e) On the long tail of business, even the most absurd niche markets can network worldwide, thus creating market volume until now completely untapped.

Web 3.0:
We don’t really need a new term – but it is clear that versioning will somehow be inflationary, since it is such a nifty marketing tool. So we might as well tackle the definition now (and secure some mind share early on, hehe).

In our view, Web 3.0 describes where the different patterns and revolutions might lead to. Think “minority report”, “Neuromancer”, “Matrix”, for early paradigms (not literally of course, we’re between 30 and 1000 years away from that). It is hard to describe and open for discussion, but we see the following trends:

Technology:
a) Interoperability and total convergence of all media and networks to form the Evernet
b) The End of The Site: Functionalities can be used by any user on any device in any network.
c) Everything is mashed or modular or snippeted or microformatted, so that a search on your handheld will deliver a topical article, four experts, seven alternative topical products to be ordered along with their ratings and reviews, three according services and information about what your friends or respected contacts think about the topic, all in one fell swoop.

Social:
a) The rise of the „Digital Boheme“ – in a No Man’s Land between employment, freelance and artistic lifestyle, everyone on the web can “market” whatever talents he has, whenever and however much he wants.
b) Thus, “virtual environments” will play a much bigger role in determining the social status of an individual much more than his geographic environment used to. In other words, the lost liberal hippie tech geek living in, say, Oklahoma suddenly gets a life and recognition – that’s one of the reasons for the hype about Second Life.
c) Thus a) and b) become more and more determining for the identity of the individual – with all due consequences
d) Technology and the networking of individuals and their expertise will lead to an increasingly efficient tapping of the Deep Web (that has been building up since 1974), thus creating a “semantic and human web”, where searching and finding delivers increasingly complex results, ranging from data / documents to Evernet functionalities and sites, to experts and interest groups and events.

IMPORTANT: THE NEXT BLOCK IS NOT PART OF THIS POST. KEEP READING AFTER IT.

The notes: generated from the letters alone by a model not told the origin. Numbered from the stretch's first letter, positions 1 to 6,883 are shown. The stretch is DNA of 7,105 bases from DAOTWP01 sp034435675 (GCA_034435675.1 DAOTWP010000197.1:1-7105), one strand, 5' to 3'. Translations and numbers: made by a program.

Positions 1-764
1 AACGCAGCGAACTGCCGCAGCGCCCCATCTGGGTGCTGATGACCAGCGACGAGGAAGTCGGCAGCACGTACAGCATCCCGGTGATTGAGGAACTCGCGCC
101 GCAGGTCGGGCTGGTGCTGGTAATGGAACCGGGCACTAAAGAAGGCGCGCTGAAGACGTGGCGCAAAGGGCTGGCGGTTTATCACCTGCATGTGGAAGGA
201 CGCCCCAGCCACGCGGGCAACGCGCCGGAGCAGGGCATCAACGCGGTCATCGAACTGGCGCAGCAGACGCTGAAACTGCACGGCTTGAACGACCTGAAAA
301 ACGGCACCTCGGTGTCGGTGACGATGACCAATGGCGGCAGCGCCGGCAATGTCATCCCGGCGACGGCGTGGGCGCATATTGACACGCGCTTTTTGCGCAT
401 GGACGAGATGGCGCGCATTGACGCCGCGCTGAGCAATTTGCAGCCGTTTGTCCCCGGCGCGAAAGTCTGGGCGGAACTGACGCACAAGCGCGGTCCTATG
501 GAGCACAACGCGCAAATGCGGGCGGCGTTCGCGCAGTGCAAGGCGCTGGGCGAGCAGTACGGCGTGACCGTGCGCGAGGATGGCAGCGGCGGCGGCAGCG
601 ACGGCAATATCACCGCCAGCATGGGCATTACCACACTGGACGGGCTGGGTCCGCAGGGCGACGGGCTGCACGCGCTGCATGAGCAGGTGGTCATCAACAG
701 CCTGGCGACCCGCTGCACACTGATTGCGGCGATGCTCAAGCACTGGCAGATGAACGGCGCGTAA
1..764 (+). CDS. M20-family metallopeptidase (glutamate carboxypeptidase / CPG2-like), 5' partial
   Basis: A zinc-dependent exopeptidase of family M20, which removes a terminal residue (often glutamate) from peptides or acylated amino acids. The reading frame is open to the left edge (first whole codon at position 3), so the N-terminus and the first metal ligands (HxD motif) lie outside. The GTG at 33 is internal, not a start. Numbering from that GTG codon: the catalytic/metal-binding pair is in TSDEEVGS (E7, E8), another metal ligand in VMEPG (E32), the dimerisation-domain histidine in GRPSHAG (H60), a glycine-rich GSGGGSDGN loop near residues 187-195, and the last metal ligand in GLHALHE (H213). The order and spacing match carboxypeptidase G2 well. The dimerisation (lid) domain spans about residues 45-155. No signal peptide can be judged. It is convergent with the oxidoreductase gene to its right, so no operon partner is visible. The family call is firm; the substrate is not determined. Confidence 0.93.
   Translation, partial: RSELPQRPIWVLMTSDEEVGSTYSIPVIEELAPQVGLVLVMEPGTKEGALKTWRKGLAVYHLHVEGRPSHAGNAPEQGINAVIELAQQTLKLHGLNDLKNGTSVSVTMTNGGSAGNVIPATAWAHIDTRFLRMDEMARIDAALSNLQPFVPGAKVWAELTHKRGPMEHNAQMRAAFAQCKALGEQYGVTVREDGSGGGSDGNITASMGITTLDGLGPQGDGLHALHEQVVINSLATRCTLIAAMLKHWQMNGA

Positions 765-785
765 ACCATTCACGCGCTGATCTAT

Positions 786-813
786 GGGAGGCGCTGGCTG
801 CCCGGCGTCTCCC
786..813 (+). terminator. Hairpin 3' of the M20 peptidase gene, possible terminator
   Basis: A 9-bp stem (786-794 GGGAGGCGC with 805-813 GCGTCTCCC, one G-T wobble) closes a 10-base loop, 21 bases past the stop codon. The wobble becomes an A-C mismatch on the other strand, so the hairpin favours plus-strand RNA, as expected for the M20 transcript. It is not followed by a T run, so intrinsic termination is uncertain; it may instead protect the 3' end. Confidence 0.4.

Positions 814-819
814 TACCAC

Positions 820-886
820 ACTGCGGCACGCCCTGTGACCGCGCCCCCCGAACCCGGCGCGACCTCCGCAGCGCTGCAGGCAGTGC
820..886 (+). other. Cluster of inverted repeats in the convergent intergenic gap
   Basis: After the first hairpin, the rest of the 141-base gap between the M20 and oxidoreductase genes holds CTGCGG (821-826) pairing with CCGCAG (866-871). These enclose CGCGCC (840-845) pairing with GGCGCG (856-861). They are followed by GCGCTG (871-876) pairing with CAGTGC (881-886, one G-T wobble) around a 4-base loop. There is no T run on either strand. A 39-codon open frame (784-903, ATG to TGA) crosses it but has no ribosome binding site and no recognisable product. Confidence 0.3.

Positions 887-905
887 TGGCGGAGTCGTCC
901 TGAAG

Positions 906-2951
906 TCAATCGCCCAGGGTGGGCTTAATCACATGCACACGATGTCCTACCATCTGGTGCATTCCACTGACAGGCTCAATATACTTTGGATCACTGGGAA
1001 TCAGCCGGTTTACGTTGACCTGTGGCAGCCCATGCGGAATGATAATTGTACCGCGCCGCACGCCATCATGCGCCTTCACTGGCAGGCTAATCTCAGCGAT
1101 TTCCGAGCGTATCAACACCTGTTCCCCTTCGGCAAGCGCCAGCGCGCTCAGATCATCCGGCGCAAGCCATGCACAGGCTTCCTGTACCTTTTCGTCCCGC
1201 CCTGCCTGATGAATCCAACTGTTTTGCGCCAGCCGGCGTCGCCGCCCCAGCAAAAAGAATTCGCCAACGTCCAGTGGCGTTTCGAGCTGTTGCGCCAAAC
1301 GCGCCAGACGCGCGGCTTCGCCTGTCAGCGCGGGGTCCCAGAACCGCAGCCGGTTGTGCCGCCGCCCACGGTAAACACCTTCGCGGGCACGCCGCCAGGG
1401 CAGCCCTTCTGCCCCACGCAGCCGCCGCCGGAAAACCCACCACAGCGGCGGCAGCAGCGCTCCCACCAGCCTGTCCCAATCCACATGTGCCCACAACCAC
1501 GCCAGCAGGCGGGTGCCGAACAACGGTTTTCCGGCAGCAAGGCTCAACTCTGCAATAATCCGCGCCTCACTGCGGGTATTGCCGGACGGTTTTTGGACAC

Business – we call it VIRAL SOCIAL COMMERCE
In the virtual worlds of the web 3.0 or Evernet, every individual will get a much fairer share of his or her social and economic status. If until now, the consumer was an object of the economy, he increasingly becomes a an active element in every one of his areas of expertise and interests. (Someone who is into handmade puppets from the Münsterland [a region of Northern Germany] can connect to fans of handmade puppets worldwide an be recognized as an expert and set up business selling access, expertise, or even the puppets themselves – if he chooses to do so).

We could call it the Ebaying of life – but the differences to the Ebay model are:

a) it expands virally along social network lines
b) it is not focused on price, and probably not even profit-oriented, but is a blend of social and economic rewards that triggers individual behaviour
c) it is in an elementary sense democratic, with almost any space for very individual definitions of success and lifestyles.
d) thriving in such environments will require new business, communication, and marketing models in almost any industry.

In Science Fiction, the various visions of the emergence of a web interlinking society almost invariably include that web become a determining factor of social and economic status in the real world. We aren’t that far away from that, even if reality always tends to be mundane. What is almost certain is that already today, the web liberates the individual even from very difficult forms of seclusion, allowing him to overcome niche market intransparency and increase his social and economic impact in society.

What we are doing at sevenload (http://www.sevenload.com), itravel (http://www.itravel,de), oneview (http://www.oneview.com) and Qype (http://www.qype.com) is working toward that vision.

Join us, discuss, hire in, let’s create the tools of this evolution step by step!